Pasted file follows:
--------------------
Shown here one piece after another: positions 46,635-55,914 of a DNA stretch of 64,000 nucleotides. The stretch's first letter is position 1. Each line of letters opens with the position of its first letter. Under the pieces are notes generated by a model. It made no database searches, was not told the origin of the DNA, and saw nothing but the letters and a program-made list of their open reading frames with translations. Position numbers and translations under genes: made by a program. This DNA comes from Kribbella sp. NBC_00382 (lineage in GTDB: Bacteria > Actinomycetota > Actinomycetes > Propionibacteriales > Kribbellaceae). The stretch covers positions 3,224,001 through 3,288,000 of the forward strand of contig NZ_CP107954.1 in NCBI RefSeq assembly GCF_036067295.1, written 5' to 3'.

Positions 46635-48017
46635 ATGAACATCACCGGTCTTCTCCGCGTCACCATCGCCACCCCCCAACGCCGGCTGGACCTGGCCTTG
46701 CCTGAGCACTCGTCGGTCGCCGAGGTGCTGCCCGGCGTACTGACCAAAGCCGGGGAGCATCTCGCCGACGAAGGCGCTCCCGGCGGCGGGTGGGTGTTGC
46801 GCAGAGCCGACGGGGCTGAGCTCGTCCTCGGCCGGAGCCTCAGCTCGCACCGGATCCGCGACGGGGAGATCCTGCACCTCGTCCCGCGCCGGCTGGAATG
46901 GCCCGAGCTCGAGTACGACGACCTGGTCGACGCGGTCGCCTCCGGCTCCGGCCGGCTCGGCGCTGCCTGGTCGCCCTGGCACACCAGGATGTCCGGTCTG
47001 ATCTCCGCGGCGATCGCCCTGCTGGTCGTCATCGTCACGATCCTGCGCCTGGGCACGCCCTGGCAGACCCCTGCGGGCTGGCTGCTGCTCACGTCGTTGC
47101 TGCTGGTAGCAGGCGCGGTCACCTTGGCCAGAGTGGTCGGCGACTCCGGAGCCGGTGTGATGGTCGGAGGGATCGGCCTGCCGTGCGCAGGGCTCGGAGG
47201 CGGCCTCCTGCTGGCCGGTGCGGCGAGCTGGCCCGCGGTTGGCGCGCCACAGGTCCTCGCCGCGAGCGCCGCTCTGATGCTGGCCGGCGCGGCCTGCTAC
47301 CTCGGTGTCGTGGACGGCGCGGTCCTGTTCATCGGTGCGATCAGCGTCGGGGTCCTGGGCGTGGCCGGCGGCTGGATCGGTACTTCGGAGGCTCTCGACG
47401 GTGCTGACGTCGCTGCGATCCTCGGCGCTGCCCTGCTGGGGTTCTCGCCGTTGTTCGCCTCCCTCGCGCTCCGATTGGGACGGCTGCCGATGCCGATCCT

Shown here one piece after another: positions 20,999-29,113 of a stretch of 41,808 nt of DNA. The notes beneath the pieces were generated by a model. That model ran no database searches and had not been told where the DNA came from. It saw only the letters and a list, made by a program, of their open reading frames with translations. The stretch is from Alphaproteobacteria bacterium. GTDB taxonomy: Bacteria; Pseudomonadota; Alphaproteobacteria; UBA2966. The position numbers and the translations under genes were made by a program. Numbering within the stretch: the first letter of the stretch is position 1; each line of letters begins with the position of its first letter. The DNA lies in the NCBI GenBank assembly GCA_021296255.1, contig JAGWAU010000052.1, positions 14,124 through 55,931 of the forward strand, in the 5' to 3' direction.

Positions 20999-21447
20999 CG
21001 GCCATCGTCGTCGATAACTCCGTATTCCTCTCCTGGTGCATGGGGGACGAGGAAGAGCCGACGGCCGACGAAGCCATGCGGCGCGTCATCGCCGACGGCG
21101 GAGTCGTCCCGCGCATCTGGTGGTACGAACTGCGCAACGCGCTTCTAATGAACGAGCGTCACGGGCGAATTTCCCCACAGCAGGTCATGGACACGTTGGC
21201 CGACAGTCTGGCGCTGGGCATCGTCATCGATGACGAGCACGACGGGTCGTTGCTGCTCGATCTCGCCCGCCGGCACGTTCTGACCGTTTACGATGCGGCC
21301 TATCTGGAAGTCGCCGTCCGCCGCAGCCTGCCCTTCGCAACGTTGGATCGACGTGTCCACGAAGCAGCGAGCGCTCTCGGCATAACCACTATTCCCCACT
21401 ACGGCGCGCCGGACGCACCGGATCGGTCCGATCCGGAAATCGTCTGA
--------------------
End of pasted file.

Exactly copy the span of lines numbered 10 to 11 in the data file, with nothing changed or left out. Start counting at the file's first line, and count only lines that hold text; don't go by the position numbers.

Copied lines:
47301 CTCGGTGTCGTGGACGGCGCGGTCCTGTTCATCGGTGCGATCAGCGTCGGGGTCCTGGGCGTGGCCGGCGGCTGGATCGGTACTTCGGAGGCTCTCGACG
47401 GTGCTGACGTCGCTGCGATCCTCGGCGCTGCCCTGCTGGGGTTCTCGCCGTTGTTCGCCTCCCTCGCGCTCCGATTGGGACGGCTGCCGATGCCGATCCT